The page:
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Lecture

316Lecture5.docx - Community and Crime Prevention

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Department
Sociology
Course
SOC316H5
Professor
Zachary Levinsky
Semester
Winter

Description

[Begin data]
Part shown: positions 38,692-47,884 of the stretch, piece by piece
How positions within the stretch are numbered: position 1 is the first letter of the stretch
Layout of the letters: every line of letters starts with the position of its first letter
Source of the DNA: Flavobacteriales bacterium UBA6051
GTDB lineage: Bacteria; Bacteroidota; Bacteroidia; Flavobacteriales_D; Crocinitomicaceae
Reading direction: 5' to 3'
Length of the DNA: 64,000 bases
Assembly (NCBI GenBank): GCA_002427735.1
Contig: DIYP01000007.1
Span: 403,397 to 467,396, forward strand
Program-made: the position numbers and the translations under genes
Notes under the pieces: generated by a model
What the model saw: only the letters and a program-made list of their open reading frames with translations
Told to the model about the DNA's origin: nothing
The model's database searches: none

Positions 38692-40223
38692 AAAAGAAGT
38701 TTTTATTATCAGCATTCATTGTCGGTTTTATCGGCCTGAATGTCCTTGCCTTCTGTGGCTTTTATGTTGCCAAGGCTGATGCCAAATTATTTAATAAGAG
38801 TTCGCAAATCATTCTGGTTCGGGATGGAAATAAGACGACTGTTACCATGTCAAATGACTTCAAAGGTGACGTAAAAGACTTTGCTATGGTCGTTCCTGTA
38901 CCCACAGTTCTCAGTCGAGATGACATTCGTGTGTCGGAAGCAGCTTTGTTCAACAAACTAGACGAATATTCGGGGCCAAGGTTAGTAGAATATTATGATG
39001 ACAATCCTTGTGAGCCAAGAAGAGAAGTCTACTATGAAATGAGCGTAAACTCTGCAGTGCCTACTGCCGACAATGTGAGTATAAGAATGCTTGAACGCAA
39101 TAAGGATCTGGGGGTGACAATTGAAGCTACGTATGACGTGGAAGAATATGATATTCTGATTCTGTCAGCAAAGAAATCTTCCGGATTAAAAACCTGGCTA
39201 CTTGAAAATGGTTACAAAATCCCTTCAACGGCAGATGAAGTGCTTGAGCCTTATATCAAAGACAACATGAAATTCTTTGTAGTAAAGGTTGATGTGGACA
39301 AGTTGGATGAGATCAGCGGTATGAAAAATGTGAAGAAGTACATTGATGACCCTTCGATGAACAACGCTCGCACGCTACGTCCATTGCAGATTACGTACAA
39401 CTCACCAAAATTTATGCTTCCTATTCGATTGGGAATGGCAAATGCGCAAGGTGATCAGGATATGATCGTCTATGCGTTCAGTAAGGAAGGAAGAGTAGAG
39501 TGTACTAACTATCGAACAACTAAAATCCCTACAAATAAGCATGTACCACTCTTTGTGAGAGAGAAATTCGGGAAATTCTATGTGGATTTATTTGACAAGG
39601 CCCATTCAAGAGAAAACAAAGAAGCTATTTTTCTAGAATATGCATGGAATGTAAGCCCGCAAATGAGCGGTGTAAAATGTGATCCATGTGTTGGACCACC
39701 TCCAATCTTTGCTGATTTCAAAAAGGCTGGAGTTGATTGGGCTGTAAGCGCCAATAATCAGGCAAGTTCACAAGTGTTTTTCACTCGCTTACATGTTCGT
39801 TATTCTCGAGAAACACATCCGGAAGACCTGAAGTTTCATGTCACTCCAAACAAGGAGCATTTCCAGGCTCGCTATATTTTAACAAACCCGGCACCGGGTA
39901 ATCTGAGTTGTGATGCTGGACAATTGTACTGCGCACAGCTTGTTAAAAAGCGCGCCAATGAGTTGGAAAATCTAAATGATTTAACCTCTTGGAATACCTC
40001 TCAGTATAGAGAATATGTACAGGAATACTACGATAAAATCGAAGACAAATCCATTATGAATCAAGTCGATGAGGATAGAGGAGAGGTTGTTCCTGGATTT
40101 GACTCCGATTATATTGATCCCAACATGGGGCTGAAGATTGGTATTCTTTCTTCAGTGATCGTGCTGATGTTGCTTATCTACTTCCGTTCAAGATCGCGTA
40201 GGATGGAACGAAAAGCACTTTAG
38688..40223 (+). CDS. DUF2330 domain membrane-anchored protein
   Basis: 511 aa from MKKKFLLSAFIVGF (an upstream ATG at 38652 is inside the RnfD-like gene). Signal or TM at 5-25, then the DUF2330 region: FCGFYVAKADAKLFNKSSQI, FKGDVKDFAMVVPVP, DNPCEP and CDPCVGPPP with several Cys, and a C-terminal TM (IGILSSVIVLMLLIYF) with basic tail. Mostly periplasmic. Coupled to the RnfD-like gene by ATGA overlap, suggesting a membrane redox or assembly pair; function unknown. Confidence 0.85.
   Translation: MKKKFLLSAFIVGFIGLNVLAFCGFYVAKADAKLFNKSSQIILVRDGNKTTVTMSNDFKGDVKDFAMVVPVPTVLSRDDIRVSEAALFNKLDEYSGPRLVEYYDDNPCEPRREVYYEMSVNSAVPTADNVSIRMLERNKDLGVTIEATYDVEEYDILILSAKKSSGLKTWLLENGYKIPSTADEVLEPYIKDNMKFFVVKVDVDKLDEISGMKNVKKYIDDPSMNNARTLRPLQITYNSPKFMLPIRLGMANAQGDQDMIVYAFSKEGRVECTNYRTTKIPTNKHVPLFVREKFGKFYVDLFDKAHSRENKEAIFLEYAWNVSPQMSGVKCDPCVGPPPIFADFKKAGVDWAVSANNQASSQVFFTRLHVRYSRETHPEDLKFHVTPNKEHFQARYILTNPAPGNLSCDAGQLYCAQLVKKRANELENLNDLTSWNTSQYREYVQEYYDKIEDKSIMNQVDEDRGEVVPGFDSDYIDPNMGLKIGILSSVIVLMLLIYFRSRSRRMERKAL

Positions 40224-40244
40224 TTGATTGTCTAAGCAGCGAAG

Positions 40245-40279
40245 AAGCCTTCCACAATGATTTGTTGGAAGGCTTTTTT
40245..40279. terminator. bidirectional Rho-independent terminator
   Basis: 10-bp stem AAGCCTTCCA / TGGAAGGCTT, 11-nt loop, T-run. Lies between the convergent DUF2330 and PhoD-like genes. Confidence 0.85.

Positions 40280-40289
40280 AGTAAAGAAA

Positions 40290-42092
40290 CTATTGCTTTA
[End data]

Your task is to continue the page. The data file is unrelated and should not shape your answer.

Community and Crime Prevention Outline - What is community? We’re all part of a community in some sense, whether it’s spatial or sociological & we do here it at UTM, in crime prevention, etc. - Models of Community Crime Prevention o Situational crime prevention – what does community mean in these programs? - Premises of Community Crime Prevention - Issues with community - We’ll draw on theoretical perspectives we talked about previously in class - Idea that there is a problem with youth  has been present since Socrates’ time - City is a problem too - Anecdotal evidence: people ‘feel’ it’s safer and that a program works now - Community is a vague term and means different things to different crime prevention strategies What is community? - Spatial? Where you live o Residential neighborhoods o Used to grow up in smaller communities - Sociological? o Ties/relations to others o What are you involved in with others? o What similar goals do you share with others? o Community can be thought of as an organic unit of networks  sports related, church, hobby related, etc. o May not be part of specific local sites, but when we think of community in crime prevention strategies we think of it as geographical and spatial - Assumption of crime prevention strategies o Loss of the cohesive neighborhood contributed to disorder and crime o Somehow we can locate crime and activate crime prevention - Sociological concept of community forms basis of distinct crime prevention philosophy o Idea of community o “Death of Social” – during the welfare era, society could be programmed (could cure criminality and produce better citizens) and understood what worked and didn’t; N. Rose suggest that communities become empowered and responsibilized in crime prevention. Crime occurs in particular neighborhoods and should focus on these neighborhoods - The integration into a community is premised on socialization o Norms and values – not shared by everyone from the same area though o Reinforcement of authority – authority structures/figures are required to be looked up to by community o Developing individual and collective consciousness o Successful CP networks will foster these MODELS OF CPP There are 2 models which are very distinct approaches 1. Community Mobilization Model - Mobilizing community members to reduce opportunities for crime - Preventing the opportunity for crime - Organizing local residents - Generally keep eye out for suspicious things - Assumes collective, active, and caring neighborhood will promote informal social control: will begin to see each other, know schedules, and care about on another = activating networks o If they see something wrong happening or out of line, will do something about it since they care - Hence contribute to the prevention of crime and disorder o Neighborhood Watch o Get people in community to become vigilant about the community 2. Community Developmental Model - You cannot hope for people to get together and look out - Need to develop community  economic factors, giving them resources - Focuses on physical/socioeconomic development of neighborhood or at-risk group(s) - In terms of physical environment, a lot communities are isolated from other places o Resources aren’t around o Tough to go from point A to B, especially if working 2 jobs o Transportation issues - ‘root causes’ of crime o Addressing these and not just waiting around - Main differences: o CM more situational-focus reduce criminal opportunity o CD address the causes and contributors of crime at the local level  More focused  Different neighborhoods have different issues  Address problems identified by community, which are not always crime o Whichever strategy is used, something will happen & informal social control is a bottom-up process allowing neighborhood to take things into their hands o Use families, schools, other social institutions to activate o Strong sense & good understanding of what community means CCP – 4 factors 1. Community-Based Approach a. Happening from bottom up, private citizen has a role to play  group them together and it is the community who has a role to play b. Idea need to encourage people and be proactive than just give resources c. Community itself is the focus – what is the issue? How should it be addressed? No longer thinking about social but communities. Think about biases in picking out which communities have a problem d. Stepping back and allowing community to identify short term and long term issues, since members have a better understanding of the problems and allow them to address them e. Doing this with partnerships: bringing together a range of people from different sectors. Who is actually activated – one thing to say and another to get it done? Which sectors are being drawn on? Community is identifying needs AND who can help solve these issues f. Issues may develop in fractured communities: different solutions, opinions, voices… tough to get whole community on board g. Programs need to be community based with a caring community involved 2. Collective Action a. Act jointly to undertake CP activates unable to accomplish on their own b. Cannot engage in CP by ourselves; need fellow neighbors/residents c. Things that we cannot accomplish alone, we can accomplish within a community – idea that there is strength in numbers d. More people means more things brought to table: backgrounds, skills, solutions e. Begin to see shift in community when people create a bubble around themselves and do not interact, and no one is looking out for one another  informal networks will help rather than you being by yourself 3. Behavioral Reinforcement/Modification a. Not just offenders, but victims & community members b. Leaving porch/garage lights on so others can see c. Having a gate around the house and locking it; locking doors; shoveling walkways d. Educating people: what time is your house most likely to broken into? How can we alleviate that? e. Reinforcing good behaviors AND producing/strengthening a social environment that can informally regulate itself: able to tell when someone or something is out of line and correcting it f. Notion that we need to rebuild values in our communities g. If you have strong values you can regulate yourself and point out people who cannot and help them out h. Crime assumed to flourish where shallow roots, where people don’t interact, don’t develop shared values, community is not cohesive i. People are just coming and going – transitional: so approval of neighbor is not necessary, don’t see them j. Somehow not cleaning up litter, vandalism, letting weeds growing, etc. do not develop strong sense of community = no one car